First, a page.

Originally Posted by GladeusExMachina

3) This is how I've rolled it on the tabletop, so yep.


I've seen too many monster crits turn a table sour. I'd rather it just be a fixed number that I know won't be lethal.

Originally Posted by GladeusExMachina

For many of the class decisions, Larian has said they were aiming for 10th level as the cap, but considered changing it to 12th level to fit more progression in, so many of the higher level balancing is unlikely to make it in game. As a discussion for the tabletop;

Barbarian: As far as increased critical range goes, I think that was the territory of the Champion Fighter subclass, and thus making it partially viable to multiclass between them (though, not really tbh, given redundant Extra Attack and proficiencies).


I have no qualms with stepping on the toes of Champion Fighters. Especially since Barbarians are pigeon holed into melee for a majority of their features. This limitation becomes especially apparent in tier 3 and 4 when ranged and flying enemies are a dime a dozen. Anyway, we can agree to disagree; I think Barbarians having more opportunities for their critical damage feature to shine is important for player morale. Like "cuss yeah this is why I rolled barbarian!"

Originally Posted by GladeusExMachina

Berserker: Missing out on one weapon attack seems like a low priority to me (though doing damage earlier is technically better than doing it later, sure). If your average Ranger/Warlock has to burn a bonus action to cast or apply Hunter's Mark.Hex, then I think the bonus action defecit is okay.


I think that this is a bit of an apples to oranges comparison. When I look at and analyze the frenzied barbarian it is up against the other barbarian archetypes (not rangers and warlocks), with the primary contender being the totem barbarian.

Mechanically it has less to do with impact and more with player morale; you frenzy, and the benefits of that frenzy would now come online right away because you don't know how long you'll be able to keep the rage up (because you need to take damage or make attacks) and so you are immediately rewarded for the penalty you will be taking later. If the combat closes out early, or you get knocked out of rage you get at least -some- value.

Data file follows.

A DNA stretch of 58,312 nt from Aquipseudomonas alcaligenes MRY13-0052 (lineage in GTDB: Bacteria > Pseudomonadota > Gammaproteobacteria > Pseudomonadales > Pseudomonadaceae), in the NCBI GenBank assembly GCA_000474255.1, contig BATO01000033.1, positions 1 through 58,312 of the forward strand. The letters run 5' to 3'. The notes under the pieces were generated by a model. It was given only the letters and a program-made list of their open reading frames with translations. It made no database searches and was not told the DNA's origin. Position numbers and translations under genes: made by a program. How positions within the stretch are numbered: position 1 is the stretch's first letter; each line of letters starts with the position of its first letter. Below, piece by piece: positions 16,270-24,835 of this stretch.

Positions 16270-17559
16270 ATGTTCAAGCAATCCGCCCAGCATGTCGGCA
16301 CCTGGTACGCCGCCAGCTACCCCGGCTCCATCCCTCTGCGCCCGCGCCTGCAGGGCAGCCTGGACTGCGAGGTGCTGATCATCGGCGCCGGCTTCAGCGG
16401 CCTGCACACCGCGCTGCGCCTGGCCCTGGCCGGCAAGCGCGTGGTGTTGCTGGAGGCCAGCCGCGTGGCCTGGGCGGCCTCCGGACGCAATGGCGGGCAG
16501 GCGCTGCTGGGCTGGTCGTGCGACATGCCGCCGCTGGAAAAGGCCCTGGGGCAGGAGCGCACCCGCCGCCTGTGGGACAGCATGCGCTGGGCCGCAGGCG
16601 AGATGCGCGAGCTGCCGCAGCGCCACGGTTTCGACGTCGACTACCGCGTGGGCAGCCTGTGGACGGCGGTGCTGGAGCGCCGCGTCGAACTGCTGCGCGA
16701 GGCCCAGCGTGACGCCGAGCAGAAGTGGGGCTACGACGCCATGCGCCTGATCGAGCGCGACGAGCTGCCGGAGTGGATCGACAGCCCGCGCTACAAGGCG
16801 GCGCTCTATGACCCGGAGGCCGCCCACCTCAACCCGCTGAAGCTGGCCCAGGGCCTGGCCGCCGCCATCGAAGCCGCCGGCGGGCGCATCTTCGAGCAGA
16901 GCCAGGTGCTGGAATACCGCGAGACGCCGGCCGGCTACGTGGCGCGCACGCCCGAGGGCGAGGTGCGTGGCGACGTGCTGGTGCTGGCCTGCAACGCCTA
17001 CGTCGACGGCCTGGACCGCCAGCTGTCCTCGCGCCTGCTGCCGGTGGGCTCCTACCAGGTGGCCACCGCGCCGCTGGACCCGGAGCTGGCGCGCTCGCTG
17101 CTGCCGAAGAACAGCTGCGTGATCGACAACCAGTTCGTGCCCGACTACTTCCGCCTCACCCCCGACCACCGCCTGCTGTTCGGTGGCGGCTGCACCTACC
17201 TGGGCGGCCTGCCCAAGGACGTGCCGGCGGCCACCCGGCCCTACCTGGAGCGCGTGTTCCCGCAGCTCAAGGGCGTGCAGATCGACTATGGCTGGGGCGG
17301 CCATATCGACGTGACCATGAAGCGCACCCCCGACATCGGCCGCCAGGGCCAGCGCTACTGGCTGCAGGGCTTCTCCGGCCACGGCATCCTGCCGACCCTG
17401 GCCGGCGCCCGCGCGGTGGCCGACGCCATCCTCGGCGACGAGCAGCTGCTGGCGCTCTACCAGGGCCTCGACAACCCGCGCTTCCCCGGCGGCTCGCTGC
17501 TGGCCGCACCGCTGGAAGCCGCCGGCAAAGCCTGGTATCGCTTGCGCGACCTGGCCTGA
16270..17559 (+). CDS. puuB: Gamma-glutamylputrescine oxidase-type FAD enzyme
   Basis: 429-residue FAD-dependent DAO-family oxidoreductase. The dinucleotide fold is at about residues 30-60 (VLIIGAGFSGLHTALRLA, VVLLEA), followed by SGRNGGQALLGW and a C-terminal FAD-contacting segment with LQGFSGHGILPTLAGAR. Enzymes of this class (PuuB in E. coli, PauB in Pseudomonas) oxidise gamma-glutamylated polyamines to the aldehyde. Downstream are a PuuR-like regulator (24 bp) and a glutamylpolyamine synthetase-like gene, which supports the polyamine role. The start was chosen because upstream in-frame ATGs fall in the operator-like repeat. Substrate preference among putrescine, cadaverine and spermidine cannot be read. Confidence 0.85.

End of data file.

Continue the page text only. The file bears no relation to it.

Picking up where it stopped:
Originally Posted by GladeusExMachina

Fighter: I do think Fighter get the short end of the stick as far as martials go. That said, getting back every use of Action Surge, Indomitable and Second Wind with each initiative roll is ... a bit much. Whether a classes capstone should be "you get back resources when you roll initiative" or the more unique ones like Cleric, Wizard, Barbarian, or ... *shudder* Druid, is probably a better consideration to have.

Ehh, it's mostly just trying to play into the Fighter's strengths. They are about sustainability and "keep going" and most of the time, you can get that short rest you would need anyway, this just makes it more convenient for the player. The DM is largely responsible for how accessible short rests are in the first place, this just takes that lever of control away. Ultimately you can still have longer fights that tax that system.

Originally Posted by GladeusExMachina

Arcane Archer: A decent buff, but one that probably incentivises small multiclass dips rather than a pure class. I'd probably have it scale off Intelligence, which is slightly palatable given Fighters get more ASIs (though it does compete with Sharpshooter/Crossbow Expert and Dexterity).

Doesn't that incentivize multiclassing too? Like you have a stat that you can boost for another class and still get lots of magic shots? And it frontloads the feature moreso since you can get 20 int well before level 13. I suppose it has a bit more of a character build cost but I tend to deviate from MAD character design as much as possible.

Originally Posted by GladeusExMachina

Monks: This is a bit tricky, because constant Ki means constant Stunning Strike. The most I could grant is you can do a small meditation outside of combat (recenter your Chi, that sort of thing) similar to how they made Prayer of Healing an instant out of combat thing. You'd have a pool of this meditation Ki equal to your Wisdom. So you can easily start each fight with more Ki, you can burn through your per level reserve (which you'd probably have to halve to compensate) and still have room for the Way of the Four Elements to burn through Ki, value their Short rest, etc.
As for free Flurry of Blows at 20th level, I'd probably just double the damage die of unarmed attacks and leave it at that. Even allowing for 4 Ki when your per level Ki is below 4 is still decent.


I have grappled with the idea of a mixed system where you have a small per round ki pool and a reserve that draws from wisdom or proficiency bonus and it just lacked elegance overall. 5e seemed to strive for simplicity so I went with what I felt was both simple but effective (I have tested this change with many monk players and they all had the option of not going with it or going back at any time and they never looked back, what's more no other players at the table felt they were overshadowing the other players at the table; stunning strike? woopty doo, the wizard has been incapacitating 5+ opponents for a minute since level 5)